The Philippines is an archipelago of over 7000 islands and with a coastline exceeding 36,000km in length, it has a marine environment containing one of the richest concentrations of marine life in the world (Roberts, et al., 2002). The Philippines hosts important aggregations of booby, noddy, tern and frigatebird species, all of which have declined during the last century as a result of fighting, human encroachment, pollution and introduced predators (Jensen, 2009). Thus, the lasting strongholds are the remaining uninhabited islands, especially those within the Sulu Sea where the Tubbataha National Marine Park and UNESCO World Heritage Site (
The priority species for research and description of marine IBAs in the Philippines are the Chinese Crested Tern (CR), Christmas Island Frigatebird (CR), and the Streaked Shearwater (regional endemic) as well as booby and noddy species occurring in the country.
The national priorities for the Philippines comprise:
o Identifying non-breeding sites for Chinese Crested Tern, Christmas Island Frigatebird and Streaked Shearwater
o Gathering historical records of occurrence for these three species
o Confirming breeding and non-breeding numbers at key colonies through boat-based survey
o Surveying all Great Crested Tern colonies to look for Chinese Crested Tern (CCT)
o Raising awareness of CCT using a factsheet/poster and hold regional training programme on identification of CCT for fishermen, cruise ships and yachts
o Updating range map for Christmas Island Frigatebird and identify foraging radius around roosts
o Encouraging diving boats travelling between the Philippines and Palau to report non-breeding Streaked Shearwater sightings
o Clarifying population declines of booby species and consider tracking species in future
o Surveying priority areas to identify potential new marine IBAs
Government's support/relevant policy
The Philippines has had 35 years of experience with MPAs, of which there are now 1300, and the President has recently increased the size of the Tubbataha Reef MPA from 30,000 to 90,000 hectares. However, half of the current MPAs are still less than 10 hectares in size, and only around 15% are managed properly. Seabirds are generally not included in the current MPA planning process. The Spratley Islands are an important area for seabirds, but comprise territory disputed by 6 countries, including the Philippines. This causes logistical and political problems when it comes to conducting research and promoting the site as an IBA/MPA, although all countries involved agree to the importance of the islands for seabirds. Please see policy tab for list of agreements that this country is party to.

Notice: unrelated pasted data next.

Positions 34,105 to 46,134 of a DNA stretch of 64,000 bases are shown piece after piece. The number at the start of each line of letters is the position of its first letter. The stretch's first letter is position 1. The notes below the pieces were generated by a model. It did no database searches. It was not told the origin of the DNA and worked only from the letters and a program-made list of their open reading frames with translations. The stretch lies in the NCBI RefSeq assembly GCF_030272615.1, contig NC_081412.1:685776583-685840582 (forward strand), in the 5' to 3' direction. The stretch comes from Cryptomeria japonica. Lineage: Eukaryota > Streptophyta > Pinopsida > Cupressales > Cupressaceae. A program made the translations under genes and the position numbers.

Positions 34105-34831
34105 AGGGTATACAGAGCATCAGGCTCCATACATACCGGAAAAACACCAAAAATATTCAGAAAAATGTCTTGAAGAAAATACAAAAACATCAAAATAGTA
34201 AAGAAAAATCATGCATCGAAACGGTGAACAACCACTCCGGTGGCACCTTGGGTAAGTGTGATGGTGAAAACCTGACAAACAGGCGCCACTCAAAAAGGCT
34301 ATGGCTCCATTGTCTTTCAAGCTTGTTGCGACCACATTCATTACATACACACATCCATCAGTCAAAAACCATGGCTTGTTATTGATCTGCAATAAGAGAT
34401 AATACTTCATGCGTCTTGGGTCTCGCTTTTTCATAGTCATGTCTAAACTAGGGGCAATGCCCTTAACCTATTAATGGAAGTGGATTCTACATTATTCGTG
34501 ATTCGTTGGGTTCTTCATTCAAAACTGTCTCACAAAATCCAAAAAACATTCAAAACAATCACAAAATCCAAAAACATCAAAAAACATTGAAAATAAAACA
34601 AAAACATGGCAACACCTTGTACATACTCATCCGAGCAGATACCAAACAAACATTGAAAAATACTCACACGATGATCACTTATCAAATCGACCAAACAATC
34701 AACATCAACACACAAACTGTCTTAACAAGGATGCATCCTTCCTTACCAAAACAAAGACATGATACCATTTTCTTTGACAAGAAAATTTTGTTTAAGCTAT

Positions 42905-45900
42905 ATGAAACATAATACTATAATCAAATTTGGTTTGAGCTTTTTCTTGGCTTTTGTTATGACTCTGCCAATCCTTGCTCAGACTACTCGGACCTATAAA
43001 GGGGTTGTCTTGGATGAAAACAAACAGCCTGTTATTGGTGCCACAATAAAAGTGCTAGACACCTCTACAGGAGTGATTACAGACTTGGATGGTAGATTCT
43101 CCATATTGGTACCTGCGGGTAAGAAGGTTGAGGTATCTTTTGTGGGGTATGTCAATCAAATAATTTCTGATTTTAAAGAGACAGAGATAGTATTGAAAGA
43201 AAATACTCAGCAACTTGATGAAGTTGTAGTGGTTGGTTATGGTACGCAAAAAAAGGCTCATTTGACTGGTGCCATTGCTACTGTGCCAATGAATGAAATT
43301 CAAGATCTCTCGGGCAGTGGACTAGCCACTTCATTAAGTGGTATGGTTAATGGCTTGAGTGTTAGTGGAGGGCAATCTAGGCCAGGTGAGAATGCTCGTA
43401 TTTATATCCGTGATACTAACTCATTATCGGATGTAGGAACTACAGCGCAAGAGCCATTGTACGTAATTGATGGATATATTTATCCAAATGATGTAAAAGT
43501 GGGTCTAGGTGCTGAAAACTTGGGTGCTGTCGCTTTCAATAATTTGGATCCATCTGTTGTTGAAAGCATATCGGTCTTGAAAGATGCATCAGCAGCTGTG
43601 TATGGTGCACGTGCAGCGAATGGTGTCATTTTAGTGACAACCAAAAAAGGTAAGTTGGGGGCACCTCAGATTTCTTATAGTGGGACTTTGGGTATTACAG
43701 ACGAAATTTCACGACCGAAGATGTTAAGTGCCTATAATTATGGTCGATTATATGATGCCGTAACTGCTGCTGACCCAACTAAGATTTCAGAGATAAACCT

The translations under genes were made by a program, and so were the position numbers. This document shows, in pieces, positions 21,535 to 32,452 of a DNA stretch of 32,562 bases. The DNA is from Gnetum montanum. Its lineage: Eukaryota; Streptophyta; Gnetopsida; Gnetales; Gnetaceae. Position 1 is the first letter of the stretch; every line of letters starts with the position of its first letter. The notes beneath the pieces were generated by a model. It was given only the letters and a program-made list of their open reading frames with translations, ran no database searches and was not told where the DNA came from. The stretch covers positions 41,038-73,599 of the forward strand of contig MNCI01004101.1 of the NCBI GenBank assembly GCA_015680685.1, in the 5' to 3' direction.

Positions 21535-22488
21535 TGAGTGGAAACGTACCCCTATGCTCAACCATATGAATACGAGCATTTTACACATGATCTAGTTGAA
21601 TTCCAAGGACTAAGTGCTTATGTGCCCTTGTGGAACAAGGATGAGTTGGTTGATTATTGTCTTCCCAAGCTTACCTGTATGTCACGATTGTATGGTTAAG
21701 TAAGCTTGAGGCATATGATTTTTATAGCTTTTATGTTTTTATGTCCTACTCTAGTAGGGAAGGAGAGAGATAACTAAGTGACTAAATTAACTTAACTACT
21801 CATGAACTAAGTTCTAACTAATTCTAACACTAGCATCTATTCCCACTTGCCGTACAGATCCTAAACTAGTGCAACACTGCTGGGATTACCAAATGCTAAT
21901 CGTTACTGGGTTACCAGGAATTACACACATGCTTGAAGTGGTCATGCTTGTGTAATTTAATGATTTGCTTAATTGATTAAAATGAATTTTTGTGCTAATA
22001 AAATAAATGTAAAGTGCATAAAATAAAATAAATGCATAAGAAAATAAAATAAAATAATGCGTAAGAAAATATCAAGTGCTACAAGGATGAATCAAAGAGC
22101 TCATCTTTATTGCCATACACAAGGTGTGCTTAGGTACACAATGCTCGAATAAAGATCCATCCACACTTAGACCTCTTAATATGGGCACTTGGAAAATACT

Petrels and shearwaters
Gulls and terns
Ducks, geese and swans
IUCN Red List Status
The numbers in brackets refer to the country's rank when compared to other countries and territories globally.
BirdLife International (2010). 1st Asian Marine IBA Workshop Report. Held 14-16 April 2010, JICA Chikyu-hiroba, Tokyo, Japan. BirdLife International internal report.
Jensen, A. E. 2009. Conservation of seabirds and threatened avifauna in the Cagayan Ridge Marine Biodiversity Conservation Corridor, the Sulu Sea, Philippines. Conservation International Philippines. Retrieved on [18th September 2012] from: http://www.conservation.org/global/philippines/publications/Documents/Seabirds-Cagayan_Ridge.pdf
Ong, P. S., Afuang, L. E. and Rosell-Ambal, R. G. eds. (2002) Philippine Biodiversity Conservation Priorities: A Second Iteration of the National Biodiversity Strategy and Action Plan. Department of Environment and Natural Resources
BirdLife International (2020) Country profile: Philippines. Available from http://www.birdlife.org/datazone/country/philippines. Checked: 2020-01-23